The store like a theme park for character goods- “KIDDY LAND”
Specializing in “Rilakkuma”, “Hello Kitty” and “Snoopy”, the KIDDY LAND Harajuku store sells popular character goods and toys from Japan and overseas, including “Studio Ghibli”, “Disney” and “Star Wars” as well, across 5 floors from the first basement to the 4th floor.
For 1,000 yen, you can also buy various cool items such as stationery, sweets and accessories.
KIDDY LAND Harajuku store
Access: 1 minute walk from Meiji-jingumae station or 7 minutes’ walk from Omote-sando station on the Tokyo Metro Line. Or, 5 minutes’ walk from JR Harajuku station.
Address: 6-1-9 Jingu-mae, Shibuya-ku, Tokyo
Saturdays, Sundays and Public Holidays: 10:30-21:00
Fixed holidays: None, open all year round
*Opening hours and holidays are subject to change without notice, so please check with each store.
A specialty shop for cheap snacks – “Dagashi Yumeya”
Stores named for specializing in “Dagashi”, cheap sweets that you can buy a for a few 10’s of yen and toys, were popular long ago with grade school children who could enjoy shopping there with just their pocket money and were found all over Japan. In modern Japan, their market share has been taken by convenience stores, and though they greatly declined in number, now they have started to appear in places like shopping centers all over the country as concept shops selling sentimental candy favorites. They stock a wide variety of things from candies, snacks and chocolate to traditional items like senbei (rice crackers) and kinako (soybean flour) sweets. Seeing all the exciting novelty sweets, and enjoying their flavor is the cheap version of Japanese gourmet style.
Dagashi Yumeya (LaLaport Yokohama store)
Access: 7 minutes’ walk from JR Kamoi station on the JR Yokohama Line
Address: 4035-1 Ikonobe-cho, Tsuzuki-ku, Yokohama, Kanagawa, LaLaport Yokohama 2nd Floor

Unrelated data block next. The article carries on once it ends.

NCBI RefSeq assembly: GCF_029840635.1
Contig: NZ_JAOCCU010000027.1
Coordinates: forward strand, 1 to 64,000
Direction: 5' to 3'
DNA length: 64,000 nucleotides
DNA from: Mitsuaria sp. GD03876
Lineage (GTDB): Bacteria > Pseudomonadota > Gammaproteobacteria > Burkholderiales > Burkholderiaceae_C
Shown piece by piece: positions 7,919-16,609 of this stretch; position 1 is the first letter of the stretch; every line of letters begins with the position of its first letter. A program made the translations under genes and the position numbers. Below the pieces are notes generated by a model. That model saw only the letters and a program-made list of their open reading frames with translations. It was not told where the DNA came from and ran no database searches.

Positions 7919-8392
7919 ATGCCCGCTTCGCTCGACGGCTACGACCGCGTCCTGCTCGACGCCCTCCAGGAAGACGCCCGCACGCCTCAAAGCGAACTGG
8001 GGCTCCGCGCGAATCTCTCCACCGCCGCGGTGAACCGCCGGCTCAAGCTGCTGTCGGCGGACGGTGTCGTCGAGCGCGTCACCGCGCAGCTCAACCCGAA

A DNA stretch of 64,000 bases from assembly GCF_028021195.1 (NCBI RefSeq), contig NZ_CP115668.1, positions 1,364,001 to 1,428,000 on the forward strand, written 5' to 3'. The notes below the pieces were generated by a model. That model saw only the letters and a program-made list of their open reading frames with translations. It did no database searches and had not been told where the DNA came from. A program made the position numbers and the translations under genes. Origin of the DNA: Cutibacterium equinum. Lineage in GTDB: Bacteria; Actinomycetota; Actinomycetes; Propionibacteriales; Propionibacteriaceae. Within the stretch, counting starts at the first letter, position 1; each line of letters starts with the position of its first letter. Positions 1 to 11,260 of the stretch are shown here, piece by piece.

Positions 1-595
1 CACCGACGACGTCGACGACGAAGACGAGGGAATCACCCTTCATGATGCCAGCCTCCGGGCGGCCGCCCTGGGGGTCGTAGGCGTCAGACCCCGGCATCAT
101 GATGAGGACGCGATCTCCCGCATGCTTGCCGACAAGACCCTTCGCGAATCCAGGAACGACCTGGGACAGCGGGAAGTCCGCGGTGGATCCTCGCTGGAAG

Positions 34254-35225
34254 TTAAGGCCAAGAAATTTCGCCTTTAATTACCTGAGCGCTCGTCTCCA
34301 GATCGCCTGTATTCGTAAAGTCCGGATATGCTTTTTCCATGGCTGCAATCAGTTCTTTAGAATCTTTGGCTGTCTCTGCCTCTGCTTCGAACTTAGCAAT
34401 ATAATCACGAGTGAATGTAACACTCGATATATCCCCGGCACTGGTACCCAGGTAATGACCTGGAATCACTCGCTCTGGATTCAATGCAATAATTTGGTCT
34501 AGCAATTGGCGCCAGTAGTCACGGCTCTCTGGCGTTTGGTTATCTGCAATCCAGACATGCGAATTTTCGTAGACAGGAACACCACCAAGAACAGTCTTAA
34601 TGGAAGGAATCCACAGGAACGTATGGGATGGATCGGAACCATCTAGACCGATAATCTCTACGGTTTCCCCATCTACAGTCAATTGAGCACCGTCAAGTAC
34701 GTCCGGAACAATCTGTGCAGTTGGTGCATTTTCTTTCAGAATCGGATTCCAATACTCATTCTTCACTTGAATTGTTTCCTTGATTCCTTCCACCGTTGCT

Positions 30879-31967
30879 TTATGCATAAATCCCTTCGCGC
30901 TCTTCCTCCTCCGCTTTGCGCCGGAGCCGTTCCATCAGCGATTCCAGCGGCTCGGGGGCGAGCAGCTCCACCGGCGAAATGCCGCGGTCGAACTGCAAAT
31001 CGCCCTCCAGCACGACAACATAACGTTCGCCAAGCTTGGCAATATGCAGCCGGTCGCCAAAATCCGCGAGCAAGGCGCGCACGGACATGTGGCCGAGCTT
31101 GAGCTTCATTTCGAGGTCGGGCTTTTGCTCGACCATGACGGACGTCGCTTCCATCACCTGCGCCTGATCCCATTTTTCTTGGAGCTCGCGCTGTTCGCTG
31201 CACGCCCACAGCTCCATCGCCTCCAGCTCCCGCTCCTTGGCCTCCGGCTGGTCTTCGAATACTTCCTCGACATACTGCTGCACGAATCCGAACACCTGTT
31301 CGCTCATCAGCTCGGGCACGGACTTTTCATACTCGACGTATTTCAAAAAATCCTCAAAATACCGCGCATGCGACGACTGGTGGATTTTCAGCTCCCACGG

Opening hours: 10:00-21:00
Reasonable, delicious and fun! “Kaiten Sushi”
When thinking of the most famous kind of Japanese cuisine, it might be appropriate to suggest sushi. Although there are many high class sushi restaurants, there’s a popular way in Japan to enjoy sushi reasonably from 100 yen per plate called “kaiten-sushi”. At a kaiten-sushi shop, plates with 2 pieces of sushi each ride around slowly on a conveyor belt. Even if you can’t read the menu, you can just pick the ones that look good to eat, which makes it easy. Of course, if you make an order, the sushi chefs will make it fresh for you on the spot. It’s pretty much safe to say that near every major train station in Japan there’s a kaiten-sushi restaurant, so please try it at least once!
A reminder on exchange rates
Just to be sure, listed here are the current exchange rates as of March 2013.
Other than the things introduced to you in this issue, for 1,000 yen there are many more edible things you can buy too, such as oden from the convenience store and groceries from Ueno’s Ameyoko shopping arcade.
If you visit Japan, please be on the constant look-out for good deals.
The Big Mac Index
For a simple illustration, let us compare the relative price of the Big Mac from McDonald’s.
A Japanese Big Mac costs 320 yen (about US $3.40), an American Big Mac costs about 403 yen (about US $4.33), and in Great Britain, a Big Mac costs about 387 yen (about US $4.16). Of these countries, you can see Japan is the cheapest!
*Comparison was carried out using 2013 exchange rates
*There may be some differences in price between regions and stores